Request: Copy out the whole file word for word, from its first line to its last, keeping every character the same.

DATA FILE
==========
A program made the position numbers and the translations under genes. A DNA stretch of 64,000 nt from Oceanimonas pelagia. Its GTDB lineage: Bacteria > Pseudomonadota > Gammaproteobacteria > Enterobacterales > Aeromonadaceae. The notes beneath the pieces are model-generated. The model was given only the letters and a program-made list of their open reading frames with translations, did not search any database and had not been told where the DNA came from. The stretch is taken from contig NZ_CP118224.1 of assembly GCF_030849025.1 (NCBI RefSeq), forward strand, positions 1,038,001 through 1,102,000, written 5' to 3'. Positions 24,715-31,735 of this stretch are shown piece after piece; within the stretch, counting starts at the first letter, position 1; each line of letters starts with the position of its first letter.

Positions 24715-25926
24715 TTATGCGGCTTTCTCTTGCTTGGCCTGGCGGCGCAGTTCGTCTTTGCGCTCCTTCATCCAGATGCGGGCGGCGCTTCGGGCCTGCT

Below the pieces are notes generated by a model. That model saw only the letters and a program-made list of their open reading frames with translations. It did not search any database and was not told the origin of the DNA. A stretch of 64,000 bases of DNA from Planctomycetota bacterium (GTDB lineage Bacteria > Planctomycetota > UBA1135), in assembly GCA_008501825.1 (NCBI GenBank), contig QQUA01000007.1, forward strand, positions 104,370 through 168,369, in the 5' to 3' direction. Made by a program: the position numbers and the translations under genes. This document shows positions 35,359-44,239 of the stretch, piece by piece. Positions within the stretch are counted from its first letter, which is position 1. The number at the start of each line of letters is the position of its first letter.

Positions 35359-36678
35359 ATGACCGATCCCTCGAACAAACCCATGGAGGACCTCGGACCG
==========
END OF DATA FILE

A program made the position numbers and the translations under genes. A DNA stretch of 64,000 nt from Oceanimonas pelagia. Its GTDB lineage: Bacteria > Pseudomonadota > Gammaproteobacteria > Enterobacterales > Aeromonadaceae. The notes beneath the pieces are model-generated. The model was given only the letters and a program-made list of their open reading frames with translations, did not search any database and had not been told where the DNA came from. The stretch is taken from contig NZ_CP118224.1 of assembly GCF_030849025.1 (NCBI RefSeq), forward strand, positions 1,038,001 through 1,102,000, written 5' to 3'. Positions 24,715-31,735 of this stretch are shown piece after piece; within the stretch, counting starts at the first letter, position 1; each line of letters starts with the position of its first letter.

Positions 24715-25926
24715 TTATGCGGCTTTCTCTTGCTTGGCCTGGCGGCGCAGTTCGTCTTTGCGCTCCTTCATCCAGATGCGGGCGGCGCTTCGGGCCTGCT

Below the pieces are notes generated by a model. That model saw only the letters and a program-made list of their open reading frames with translations. It did not search any database and was not told the origin of the DNA. A stretch of 64,000 bases of DNA from Planctomycetota bacterium (GTDB lineage Bacteria > Planctomycetota > UBA1135), in assembly GCA_008501825.1 (NCBI GenBank), contig QQUA01000007.1, forward strand, positions 104,370 through 168,369, in the 5' to 3' direction. Made by a program: the position numbers and the translations under genes. This document shows positions 35,359-44,239 of the stretch, piece by piece. Positions within the stretch are counted from its first letter, which is position 1. The number at the start of each line of letters is the position of its first letter.

Positions 35359-36678
35359 ATGACCGATCCCTCGAACAAACCCATGGAGGACCTCGGACCG